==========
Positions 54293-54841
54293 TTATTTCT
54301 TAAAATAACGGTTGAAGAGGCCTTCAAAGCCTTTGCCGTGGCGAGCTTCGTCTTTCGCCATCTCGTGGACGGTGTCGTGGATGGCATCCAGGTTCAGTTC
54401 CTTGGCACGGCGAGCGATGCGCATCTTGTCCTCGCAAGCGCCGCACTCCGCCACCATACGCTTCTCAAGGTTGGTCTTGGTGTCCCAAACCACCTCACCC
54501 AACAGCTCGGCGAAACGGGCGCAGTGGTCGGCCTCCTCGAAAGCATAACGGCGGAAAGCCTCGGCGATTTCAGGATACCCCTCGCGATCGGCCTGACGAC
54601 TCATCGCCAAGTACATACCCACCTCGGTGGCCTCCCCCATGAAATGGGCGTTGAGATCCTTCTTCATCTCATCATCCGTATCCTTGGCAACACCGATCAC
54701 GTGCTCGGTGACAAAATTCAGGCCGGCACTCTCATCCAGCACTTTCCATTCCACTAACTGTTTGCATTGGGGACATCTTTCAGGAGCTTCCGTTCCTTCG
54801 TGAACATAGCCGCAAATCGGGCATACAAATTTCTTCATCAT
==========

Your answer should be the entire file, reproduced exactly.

Positions 54293-54841
54293 TTATTTCT
54301 TAAAATAACGGTTGAAGAGGCCTTCAAAGCCTTTGCCGTGGCGAGCTTCGTCTTTCGCCATCTCGTGGACGGTGTCGTGGATGGCATCCAGGTTCAGTTC
54401 CTTGGCACGGCGAGCGATGCGCATCTTGTCCTCGCAAGCGCCGCACTCCGCCACCATACGCTTCTCAAGGTTGGTCTTGGTGTCCCAAACCACCTCACCC
54501 AACAGCTCGGCGAAACGGGCGCAGTGGTCGGCCTCCTCGAAAGCATAACGGCGGAAAGCCTCGGCGATTTCAGGATACCCCTCGCGATCGGCCTGACGAC
54601 TCATCGCCAAGTACATACCCACCTCGGTGGCCTCCCCCATGAAATGGGCGTTGAGATCCTTCTTCATCTCATCATCCGTATCCTTGGCAACACCGATCAC
54701 GTGCTCGGTGACAAAATTCAGGCCGGCACTCTCATCCAGCACTTTCCATTCCACTAACTGTTTGCATTGGGGACATCTTTCAGGAGCTTCCGTTCCTTCG
54801 TGAACATAGCCGCAAATCGGGCATACAAATTTCTTCATCAT